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In December 2010, The Tourist was unleashed upon UK cinema screens. Boasting an impressive cast, including Johnny Depp, Angelina Jolie and Timothy Dalton, it was all set to blow our minds with a mixture of comedy, action and mystery (or so the enthusiastic trailer would have you believe). But with the imminent arrival of the film at LU Cinema, showing on Saturday March 12 and Sunday March 13 it’s time to ask; does the film live up to its hype?
I’m going to refrain from giving an outright “no, do not waste part with those precious few pounds for this abomination of a film”, which was near enough what I originally planned to write. There was, on the surface, a lot right with the film after all. The actors are good, the soundtrack is good, and the ridiculous amount of money thrown at it was obviously well spent on giving everything that Hollywood perfect feel. There was but one problem: the story itself is just not well done. Much as I would like to presume that my Poirotesque skills of deduction allowed me to guess the ending of the film, by the time our leading lady had met Depp on a Venice bound train, it was obvious that the film was simply predictable.
The Tourist begins interestingly enough as a worryingly inept surveillance team slowly tail Jolie, offering a rather drawn out shot of her sashaying rear end as she struts through Paris. Later in the scene they seem surprised that she has obviously been aware of their presence the entire time. How could she possibly have noticed the blacked-out van crawling along about a foot behind her and then parking directly opposite her cafe of choice? After the revelation that it is actually the British authorities that are monitoring Elise (Jolie) in the hopes of finding her fraudster ex, Alexander, there is some note receiving on her part, subsequent note burning and the arrest of the misfortunate note courier. Elise manages to escape and the man in charge of the case (Paul Bettany) is consequently told off by his chief inspector (Dalton). That all happens within 10 minutes and there are about 85 to go.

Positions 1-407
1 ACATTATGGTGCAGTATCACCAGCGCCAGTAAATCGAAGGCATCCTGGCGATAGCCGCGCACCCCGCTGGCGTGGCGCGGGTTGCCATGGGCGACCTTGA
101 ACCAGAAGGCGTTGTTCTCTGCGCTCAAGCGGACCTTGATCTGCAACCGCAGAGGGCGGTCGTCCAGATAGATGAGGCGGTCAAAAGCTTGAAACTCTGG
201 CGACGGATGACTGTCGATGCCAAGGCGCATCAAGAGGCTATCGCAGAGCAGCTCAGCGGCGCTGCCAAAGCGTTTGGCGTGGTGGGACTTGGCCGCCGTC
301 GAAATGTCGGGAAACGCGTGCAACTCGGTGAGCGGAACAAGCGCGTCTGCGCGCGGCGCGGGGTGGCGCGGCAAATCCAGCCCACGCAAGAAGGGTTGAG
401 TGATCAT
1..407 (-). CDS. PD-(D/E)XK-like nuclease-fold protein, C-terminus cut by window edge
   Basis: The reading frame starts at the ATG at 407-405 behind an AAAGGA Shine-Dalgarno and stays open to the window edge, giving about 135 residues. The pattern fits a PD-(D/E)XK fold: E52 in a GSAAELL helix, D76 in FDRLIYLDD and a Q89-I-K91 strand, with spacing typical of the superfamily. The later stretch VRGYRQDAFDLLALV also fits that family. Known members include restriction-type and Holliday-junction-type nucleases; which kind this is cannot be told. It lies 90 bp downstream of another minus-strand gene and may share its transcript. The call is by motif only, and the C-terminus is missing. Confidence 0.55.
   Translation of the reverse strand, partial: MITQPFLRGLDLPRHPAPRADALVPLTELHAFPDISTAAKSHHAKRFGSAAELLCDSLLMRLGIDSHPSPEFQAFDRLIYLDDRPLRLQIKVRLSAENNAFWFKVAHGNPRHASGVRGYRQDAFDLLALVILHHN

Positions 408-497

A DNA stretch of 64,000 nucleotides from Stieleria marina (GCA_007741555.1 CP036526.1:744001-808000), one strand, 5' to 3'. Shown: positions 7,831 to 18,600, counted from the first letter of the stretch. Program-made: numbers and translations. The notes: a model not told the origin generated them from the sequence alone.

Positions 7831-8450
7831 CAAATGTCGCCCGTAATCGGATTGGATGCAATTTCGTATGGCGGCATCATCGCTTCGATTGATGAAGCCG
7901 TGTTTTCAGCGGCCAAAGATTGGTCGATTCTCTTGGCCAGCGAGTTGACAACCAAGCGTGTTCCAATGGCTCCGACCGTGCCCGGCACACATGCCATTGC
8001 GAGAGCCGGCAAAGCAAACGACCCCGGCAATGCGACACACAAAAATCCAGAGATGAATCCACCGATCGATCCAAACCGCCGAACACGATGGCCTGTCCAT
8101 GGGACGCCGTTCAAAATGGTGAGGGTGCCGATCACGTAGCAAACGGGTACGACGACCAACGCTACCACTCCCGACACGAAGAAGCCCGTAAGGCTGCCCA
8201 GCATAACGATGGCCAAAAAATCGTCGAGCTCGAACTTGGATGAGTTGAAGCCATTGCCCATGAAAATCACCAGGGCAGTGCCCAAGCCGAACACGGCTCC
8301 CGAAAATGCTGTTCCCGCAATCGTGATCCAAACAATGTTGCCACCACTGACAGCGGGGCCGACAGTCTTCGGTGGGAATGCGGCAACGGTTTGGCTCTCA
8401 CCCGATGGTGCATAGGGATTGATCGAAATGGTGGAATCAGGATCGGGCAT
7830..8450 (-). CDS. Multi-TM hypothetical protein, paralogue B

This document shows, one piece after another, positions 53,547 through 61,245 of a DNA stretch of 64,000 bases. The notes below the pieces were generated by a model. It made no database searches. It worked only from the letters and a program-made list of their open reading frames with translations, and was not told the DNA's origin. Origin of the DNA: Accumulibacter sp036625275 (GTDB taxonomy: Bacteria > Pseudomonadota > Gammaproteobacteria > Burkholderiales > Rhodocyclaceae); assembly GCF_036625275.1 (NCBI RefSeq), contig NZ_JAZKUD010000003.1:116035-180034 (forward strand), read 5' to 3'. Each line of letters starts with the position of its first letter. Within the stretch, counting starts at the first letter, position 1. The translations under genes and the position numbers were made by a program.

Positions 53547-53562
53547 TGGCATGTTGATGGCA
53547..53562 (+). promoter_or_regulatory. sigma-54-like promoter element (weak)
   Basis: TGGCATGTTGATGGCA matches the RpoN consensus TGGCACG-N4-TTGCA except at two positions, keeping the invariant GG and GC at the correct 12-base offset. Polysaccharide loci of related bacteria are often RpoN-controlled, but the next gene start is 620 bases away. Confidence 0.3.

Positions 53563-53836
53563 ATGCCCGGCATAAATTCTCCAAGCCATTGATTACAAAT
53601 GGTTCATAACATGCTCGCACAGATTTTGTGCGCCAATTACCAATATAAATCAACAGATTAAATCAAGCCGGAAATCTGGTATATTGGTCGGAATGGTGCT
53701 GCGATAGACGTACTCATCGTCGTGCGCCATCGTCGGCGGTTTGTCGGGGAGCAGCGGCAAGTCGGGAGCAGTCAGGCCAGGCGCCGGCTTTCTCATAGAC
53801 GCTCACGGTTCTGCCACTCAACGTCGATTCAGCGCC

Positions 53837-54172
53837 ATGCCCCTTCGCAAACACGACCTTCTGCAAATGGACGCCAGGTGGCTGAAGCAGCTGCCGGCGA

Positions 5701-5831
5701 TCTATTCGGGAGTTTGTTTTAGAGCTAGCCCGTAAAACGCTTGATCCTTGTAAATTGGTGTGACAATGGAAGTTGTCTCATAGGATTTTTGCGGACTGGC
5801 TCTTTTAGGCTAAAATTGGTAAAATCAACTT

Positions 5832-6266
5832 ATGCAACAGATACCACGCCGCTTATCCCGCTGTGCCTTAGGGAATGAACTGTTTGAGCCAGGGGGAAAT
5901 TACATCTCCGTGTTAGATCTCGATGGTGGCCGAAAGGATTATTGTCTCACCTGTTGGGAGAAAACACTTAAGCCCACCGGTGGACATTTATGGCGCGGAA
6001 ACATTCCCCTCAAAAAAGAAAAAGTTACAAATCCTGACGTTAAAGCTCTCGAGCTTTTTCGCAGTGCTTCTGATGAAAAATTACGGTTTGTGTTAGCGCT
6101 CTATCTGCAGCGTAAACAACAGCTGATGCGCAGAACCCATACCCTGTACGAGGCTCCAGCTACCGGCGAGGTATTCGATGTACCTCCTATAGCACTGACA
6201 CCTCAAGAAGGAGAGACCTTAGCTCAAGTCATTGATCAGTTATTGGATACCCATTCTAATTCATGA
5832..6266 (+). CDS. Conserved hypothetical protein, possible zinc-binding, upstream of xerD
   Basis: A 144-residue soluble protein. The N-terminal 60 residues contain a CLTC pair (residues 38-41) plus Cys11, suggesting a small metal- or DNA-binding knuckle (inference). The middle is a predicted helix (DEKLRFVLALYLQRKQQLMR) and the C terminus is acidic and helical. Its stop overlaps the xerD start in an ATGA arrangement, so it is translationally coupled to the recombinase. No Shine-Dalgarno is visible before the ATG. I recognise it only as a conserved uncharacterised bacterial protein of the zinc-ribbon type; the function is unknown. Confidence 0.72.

The note was from Alexander to Elise, asking her to pick someone who could possibly be him (Scotland Yard apparently have reason to believe he may have had extensive plastic surgery to throw them off) and leaves her instructions about which train to catch. Enter Johnny Depp, in the form of American widowed maths teacher, Frank. This slightly awkward and unsure character is led along by Elise, her soft, English accent and voluptuous figure obviously causing him to forget his former plans and stay with her for the night. Though nothing happens and he sleeps on the couch, Elise seems surprisingly disappointed that this is the case, for a woman supposedly so madly in love with a man that she would carry out the charade for in the first place.
It is at this point that we discover that it is not only Scotland Yard after Alexander, but also his former boss, British Mafia Boss, Reginald Shaw (Stephen Berkoff). The most comedic moment of the film is certainly when two of his thugs attempt to break into the hotel room in which Frank is staying alone, Elise having mysteriously left early that morning, and his attempt to escape. Poor, confused Frank is now at the centre of all the trouble, with both Bettany and the Mafia after him. It is left to Elise to rescue him and after a bit of flirting, she tells him to go home. Frank has, however, fallen madly in love with Elise in the day or so since they met and so unexpectedly decides to stay and try to woo Elise at the ball she was attending that night. His attempts are futile as she reveals that he was just part of a plan and that she is not quite so keen on him as he is on her. But will he be fazed by this? Have you ever seen a Hollywood film before?
We find out that Elise is, in fact, an Interpol agent who fell in love with Alex the embezzler and has now promised Inspector Acheson that she will deliver her ex-lover to them at the ball. In swoops Shaw, tired of all the running around and eager to retrieve his stolen millions. Cue a kidnapping, a bit of violence, Frank’s attempt to be a hero, a major twist and a bad end for at least a couple of the characters.
The lights come up and the credits roll and yes, that really was the film. It had action, it had romance, it had beautiful people, yet not one of these elements was brought to its full potential. The romance did clear up a bit towards the very end of the film and a couple of the deaths were quite impressive, but I ultimately left the screen scratching my head and lamenting my lighter pockets. If you are determined to challenge the bad press, or are a die-hard Depp/Jolie fan then of course, feel free to watch The Tourist and form your own opinion. I can’t help but feel that those pounds would be better spent renting a copy of Sweeney Todd or Girl, Interrupted and letting this latest flick pass quietly by.